Italian authorities to meet over violence after shooting

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MILAN, Nov 12 (Reuters) Italian soccer authorities are meeting on Monday to discuss measures aimed at tackling widespread fan violence sparked by the accidental shooting of a Lazio supporter by a police officer yesterday.

Riots hit Rome, with fans attacking a police barracks as well as the Olympic Stadium and the headquarters of the Italian Olympic Committee next door.

A top flight game between Atalanta and AC Milan was also abandoned after seven minutes when fans tried to break down a glass barrier keeping them from the pitch.

Police and the government are also set to hold talks to clear up how the officer made such a ''tragic error'' and to try to stem the violence, which mirrored riots outside a Catania match in Sicily in February, where a policeman was killed.

That incident led to strict new security measures at soccer stadiums but authorities may have to look again at the rules amid calls to ban away fans from all grounds in future.

''It is another very sad and painful day for all of Italian football,'' Italian soccer federation (FIGC) president Giancarlo Abete said in a statement.

''The first thought is of huge condolences for the family of Gabriele Sandri.'' MEASURED RESPONSE Abete said in the statement that he had convened a meeting for later today with his board as well as representatives of the league, and player and coach associations.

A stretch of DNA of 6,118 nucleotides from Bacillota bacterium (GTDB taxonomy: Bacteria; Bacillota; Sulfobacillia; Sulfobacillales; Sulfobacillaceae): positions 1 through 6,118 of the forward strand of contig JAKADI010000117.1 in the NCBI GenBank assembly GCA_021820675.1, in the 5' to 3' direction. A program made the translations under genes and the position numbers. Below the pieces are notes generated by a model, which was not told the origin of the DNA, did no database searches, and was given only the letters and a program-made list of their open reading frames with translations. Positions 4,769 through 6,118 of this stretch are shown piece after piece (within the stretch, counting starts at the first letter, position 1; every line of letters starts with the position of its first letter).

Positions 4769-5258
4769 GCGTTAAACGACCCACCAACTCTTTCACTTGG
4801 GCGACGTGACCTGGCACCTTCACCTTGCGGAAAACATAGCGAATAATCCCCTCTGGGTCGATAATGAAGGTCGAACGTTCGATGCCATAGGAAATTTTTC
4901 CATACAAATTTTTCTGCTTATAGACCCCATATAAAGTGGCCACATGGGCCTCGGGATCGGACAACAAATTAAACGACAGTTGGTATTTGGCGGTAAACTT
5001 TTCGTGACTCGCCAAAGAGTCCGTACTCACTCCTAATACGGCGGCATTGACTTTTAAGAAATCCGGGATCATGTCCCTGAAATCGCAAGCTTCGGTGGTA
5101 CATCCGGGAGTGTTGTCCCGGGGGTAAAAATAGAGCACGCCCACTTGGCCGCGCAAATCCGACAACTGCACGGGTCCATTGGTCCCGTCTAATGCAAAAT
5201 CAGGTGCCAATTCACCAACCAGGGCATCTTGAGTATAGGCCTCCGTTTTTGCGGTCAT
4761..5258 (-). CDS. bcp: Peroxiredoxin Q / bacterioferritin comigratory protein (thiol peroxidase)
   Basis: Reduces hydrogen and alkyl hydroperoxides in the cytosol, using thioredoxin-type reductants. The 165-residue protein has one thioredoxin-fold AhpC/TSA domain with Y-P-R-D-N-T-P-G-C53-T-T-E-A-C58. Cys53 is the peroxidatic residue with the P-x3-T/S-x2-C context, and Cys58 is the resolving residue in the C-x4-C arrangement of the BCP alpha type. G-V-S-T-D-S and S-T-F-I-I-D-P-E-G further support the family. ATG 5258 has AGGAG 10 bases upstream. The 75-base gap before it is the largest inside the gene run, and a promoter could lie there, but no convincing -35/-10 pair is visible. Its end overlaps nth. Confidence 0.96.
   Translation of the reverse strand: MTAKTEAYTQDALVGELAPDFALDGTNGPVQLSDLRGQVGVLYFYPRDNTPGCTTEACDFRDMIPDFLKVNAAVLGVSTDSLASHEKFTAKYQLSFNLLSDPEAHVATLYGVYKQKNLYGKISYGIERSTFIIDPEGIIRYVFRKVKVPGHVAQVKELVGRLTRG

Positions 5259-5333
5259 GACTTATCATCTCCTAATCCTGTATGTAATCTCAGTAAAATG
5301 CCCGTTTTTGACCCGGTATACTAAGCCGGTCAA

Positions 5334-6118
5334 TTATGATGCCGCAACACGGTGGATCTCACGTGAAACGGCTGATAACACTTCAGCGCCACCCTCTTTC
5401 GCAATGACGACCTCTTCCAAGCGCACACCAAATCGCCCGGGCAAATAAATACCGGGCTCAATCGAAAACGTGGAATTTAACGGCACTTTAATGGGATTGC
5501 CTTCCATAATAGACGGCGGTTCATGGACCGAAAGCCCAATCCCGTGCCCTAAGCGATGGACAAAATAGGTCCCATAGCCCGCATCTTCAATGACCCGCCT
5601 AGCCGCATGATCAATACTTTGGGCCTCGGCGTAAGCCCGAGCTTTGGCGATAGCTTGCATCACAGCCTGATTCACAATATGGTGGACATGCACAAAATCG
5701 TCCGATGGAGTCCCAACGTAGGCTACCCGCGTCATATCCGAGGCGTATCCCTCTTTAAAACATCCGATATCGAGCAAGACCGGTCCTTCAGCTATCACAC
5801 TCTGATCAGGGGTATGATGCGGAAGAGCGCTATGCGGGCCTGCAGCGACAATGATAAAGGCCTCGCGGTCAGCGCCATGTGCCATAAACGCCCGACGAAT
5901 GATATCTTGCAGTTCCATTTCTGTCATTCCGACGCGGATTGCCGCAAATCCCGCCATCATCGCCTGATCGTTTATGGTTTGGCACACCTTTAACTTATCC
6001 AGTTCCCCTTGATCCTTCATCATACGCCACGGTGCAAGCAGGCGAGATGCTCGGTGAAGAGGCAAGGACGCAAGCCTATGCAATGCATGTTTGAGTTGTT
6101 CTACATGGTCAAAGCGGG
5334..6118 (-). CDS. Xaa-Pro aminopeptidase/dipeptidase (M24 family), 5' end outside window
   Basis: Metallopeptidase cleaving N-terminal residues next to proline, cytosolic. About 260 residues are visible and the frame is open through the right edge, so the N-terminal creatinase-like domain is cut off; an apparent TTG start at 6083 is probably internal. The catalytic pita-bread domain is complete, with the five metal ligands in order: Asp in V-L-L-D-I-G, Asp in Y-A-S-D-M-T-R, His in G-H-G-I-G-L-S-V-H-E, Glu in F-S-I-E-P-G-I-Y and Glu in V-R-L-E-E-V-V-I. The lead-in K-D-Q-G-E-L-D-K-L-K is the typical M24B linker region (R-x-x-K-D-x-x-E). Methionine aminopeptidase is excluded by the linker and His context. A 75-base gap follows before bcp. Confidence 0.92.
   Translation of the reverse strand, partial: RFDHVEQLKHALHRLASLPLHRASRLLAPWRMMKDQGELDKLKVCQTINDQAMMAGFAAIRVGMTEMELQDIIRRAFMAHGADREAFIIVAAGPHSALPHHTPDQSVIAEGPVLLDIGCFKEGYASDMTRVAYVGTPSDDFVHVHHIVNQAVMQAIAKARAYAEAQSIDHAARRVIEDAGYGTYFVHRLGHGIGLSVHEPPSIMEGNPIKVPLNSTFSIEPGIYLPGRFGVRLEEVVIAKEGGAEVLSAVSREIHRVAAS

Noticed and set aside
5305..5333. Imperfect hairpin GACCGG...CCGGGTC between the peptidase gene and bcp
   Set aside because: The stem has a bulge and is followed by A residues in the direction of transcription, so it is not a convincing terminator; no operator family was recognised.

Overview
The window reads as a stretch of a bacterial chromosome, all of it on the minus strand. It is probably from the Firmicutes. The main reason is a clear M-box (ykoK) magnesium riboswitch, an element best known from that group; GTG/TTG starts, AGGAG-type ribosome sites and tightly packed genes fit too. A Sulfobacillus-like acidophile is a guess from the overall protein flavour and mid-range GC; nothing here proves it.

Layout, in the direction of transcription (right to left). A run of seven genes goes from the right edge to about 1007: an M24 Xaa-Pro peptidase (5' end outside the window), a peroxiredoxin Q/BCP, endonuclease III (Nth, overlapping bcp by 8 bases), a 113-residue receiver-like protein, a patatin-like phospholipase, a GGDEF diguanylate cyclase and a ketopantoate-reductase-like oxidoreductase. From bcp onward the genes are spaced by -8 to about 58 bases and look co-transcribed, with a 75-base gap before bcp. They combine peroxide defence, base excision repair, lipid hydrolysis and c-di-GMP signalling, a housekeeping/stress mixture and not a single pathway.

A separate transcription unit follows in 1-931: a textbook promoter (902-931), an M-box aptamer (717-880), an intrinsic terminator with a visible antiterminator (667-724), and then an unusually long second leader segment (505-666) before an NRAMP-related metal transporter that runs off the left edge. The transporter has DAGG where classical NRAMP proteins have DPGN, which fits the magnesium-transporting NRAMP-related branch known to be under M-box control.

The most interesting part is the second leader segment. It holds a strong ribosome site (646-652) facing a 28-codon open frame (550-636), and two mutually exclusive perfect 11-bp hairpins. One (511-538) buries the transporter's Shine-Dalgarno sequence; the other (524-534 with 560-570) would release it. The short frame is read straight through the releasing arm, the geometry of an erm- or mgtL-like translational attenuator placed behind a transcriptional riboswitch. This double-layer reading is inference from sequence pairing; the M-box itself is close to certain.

They will discuss what to do about the Inter Milan v Lazio and AS Roma v Cagliari matches, which were postponed yesterday because of the shooting and whether to play the Atalanta game or award the points to Milan.

A report last month said injuries at stadiums caused by fan violence had dropped by 80 per cent from last season but Abete has consistently said that soccer authorities could do little to stamp out trouble away from the stadiums.

The clash between Lazio and Juventus fans which led to the accidental shooting happened at a motorway service station in the Tuscan city of Arezzo, far from any stadium.

The matter is complicated because Juve fans in particular live across Italy, not just in their base of Turin, meaning fans travel huge distances to see their team and often come across rival fans on routes not usually associated with soccer traffic.

Abete has also been at pains to point out that the shooting was very different form February's death and that the response should be measured.

''The loss of a life is always unacceptable but objectively the dynamics of the dramatic episode is totally different from the killing last February of inspector Raciti at Catania,'' he said.

The unnamed officer under investigation for firing the fatal shot told Italian paper Il Giornale that it seemed impossible that he had hit the victim as he tried to stop the disturbance.

''I am sure I fired into the air as a warning. I know what I did, I wanted to break up the altercation. I can't have hit him, I can't, I can't,'' he said.


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